Thursday, December 31, 2015

There Are More Dogs than Bones

During austerity periods people are forced to improvise. Or, according to a popular Jamaican saying Tun yuh han an mek fashion.

Inasmuch as some people have mentioned that a little knowledge can be a dangerous thing, the consensus is that each day it increases. There is evidence that as knowledge increases it changes the course of daily living, lifestyle, work habits, career paths, professions, mannerisms and nutrition. It can also bring changes in relationships, be them platonic or otherwise. Regardless of religion or creed, people crave for knowledge and improvement in all they do. They are excited about the comfort that technology and modernization have brought them. I chuckle at the self-flush toilets, voice command devices, Global Positioning System (GPS) or even Siri, the voice on Apple’s iPhone, giving answers to questions and concerns.

Hints about improving our knowledge surround us. One morning on my way to work, I recall riding a particular train in our New York Subway system, where I noticed an advertisement placed by an institution of higher learning. This institution guarantees a high percentage job placement for their graduates. They are so cocksure about this that a smile creased my faced as I read and now rephrase its main statement: I did not get my degree in blank blank to ask: what would you like with your fries? By all means this school had tapped into the minds of the graduates that are reluctant to settle for a job outside of their area of concentration. They do not consider such jobs as being up to par. That morning when I left the train, I moved quickly towards my purpose. Each step of the way was punctuated with the fear of my grandchildren and their children’s children not being able to cope in a world filled with change and looming crises.

As a matter of fact, that same day I held a conversation with a friend about the rampant display of technology in our faces, which by the way has made work easier to handle. The conversation took many turns until he alluded to the fact that eventually people will remain at home idling their time away because there will not be enough jobs left for humans to do. The world of technology and computers will have arranged things in such a way which would require a minimal amount of people to do data input, nothing else to tease their brains or let them exercise their field of study. I can envision our population being filled with the presence of Martian-looking figures sparking their way into things and taking over.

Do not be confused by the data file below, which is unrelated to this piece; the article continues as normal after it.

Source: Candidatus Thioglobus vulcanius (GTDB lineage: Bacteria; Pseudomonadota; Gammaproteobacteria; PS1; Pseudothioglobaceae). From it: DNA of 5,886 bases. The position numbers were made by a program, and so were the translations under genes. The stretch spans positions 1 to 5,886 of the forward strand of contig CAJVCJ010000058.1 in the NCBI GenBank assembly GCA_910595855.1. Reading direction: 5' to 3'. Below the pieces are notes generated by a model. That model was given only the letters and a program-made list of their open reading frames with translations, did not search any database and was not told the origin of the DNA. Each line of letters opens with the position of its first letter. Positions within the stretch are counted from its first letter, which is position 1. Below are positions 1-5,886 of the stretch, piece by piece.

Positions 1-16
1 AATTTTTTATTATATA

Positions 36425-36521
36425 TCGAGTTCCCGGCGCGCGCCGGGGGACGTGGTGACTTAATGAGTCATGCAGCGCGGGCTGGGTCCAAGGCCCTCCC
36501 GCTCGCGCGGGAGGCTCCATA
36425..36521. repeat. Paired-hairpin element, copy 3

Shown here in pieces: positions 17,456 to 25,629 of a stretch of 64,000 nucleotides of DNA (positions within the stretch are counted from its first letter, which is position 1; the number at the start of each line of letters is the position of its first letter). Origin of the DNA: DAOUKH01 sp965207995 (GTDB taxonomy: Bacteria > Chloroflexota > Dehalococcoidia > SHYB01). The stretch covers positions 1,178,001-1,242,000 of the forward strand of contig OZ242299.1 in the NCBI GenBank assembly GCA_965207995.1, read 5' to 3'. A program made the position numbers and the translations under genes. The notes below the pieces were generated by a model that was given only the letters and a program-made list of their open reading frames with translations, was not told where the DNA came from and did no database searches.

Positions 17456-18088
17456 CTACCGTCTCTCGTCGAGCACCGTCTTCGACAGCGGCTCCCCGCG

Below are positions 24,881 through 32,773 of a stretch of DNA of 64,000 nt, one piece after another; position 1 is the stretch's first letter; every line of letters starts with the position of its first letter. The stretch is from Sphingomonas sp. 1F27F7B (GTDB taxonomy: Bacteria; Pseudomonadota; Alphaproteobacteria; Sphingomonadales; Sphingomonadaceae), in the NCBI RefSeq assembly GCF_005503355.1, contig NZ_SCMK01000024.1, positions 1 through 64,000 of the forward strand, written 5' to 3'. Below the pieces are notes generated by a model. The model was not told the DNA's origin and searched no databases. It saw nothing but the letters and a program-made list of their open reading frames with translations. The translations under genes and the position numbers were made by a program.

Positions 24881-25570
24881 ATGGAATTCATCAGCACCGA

Sometimes I smile when I remember the sayings of the people from back in the day. I take the saying “Take sleep mark death” as a warning. The idea to replace humans with machines started decades ago. I have seen the eradication of carbon-paper in the office which was used for duplication. I have also seen the disappearance of the manual typewriter, telegraph machine, the keypunch machine; the decrease of the fax machine, and copying machine. The swivel chairs at the office will soon be out the door too as places of business resort to working from home. The effort of going to college for years and chalking up thousands of dollars in student loans has given rise to thoughts among several graduates and future ones. They ponder the availability of jobs because once again as knowledge increases what was bargained for within that four, five, six or seven years will be useless materials, not relevant or keeping up with the times. Perhaps two years of college study would be a good idea to suit change.

Whenever we move with the times, we are also moving with reality and in my opinion the reality is, the jobs in the job market are narrowing in choices. I would almost want to tout that the healthcare industry and anything computer related are the choices of the times. They will last. Outside of those, there is no time to be choosey as there are more dogs than bones.  I have learnt a long time ago that no job is degrading when it comes to making an honest living. We should consider taking what we can get until we get what we want. Survival is the game; and as far as I am concerned the jobs that are now considered menial could very well become the most sought after jobs in the future.

Last but not least I had mentioned somewhere in this piece that the days of the swivel chair will soon be out the office door. Well, what do you know? It probably has begun its moves. I now report with fright that the day I spotted the advertisement in the subway about graduates refusing to take a job that does not match their degree, was the same day that I had also noticed a swivel chair tossed aside on the sidewalk, next to an old telephone booth. The exact location was the United Nations Plaza; my place of employment is situated on that same block. We cannot deny the signs of the times.

Tah-tah!   Where there is a will. There is a way.

Grace Dunkley-Asphall, Copyright © 2015

No comments:

Post a Comment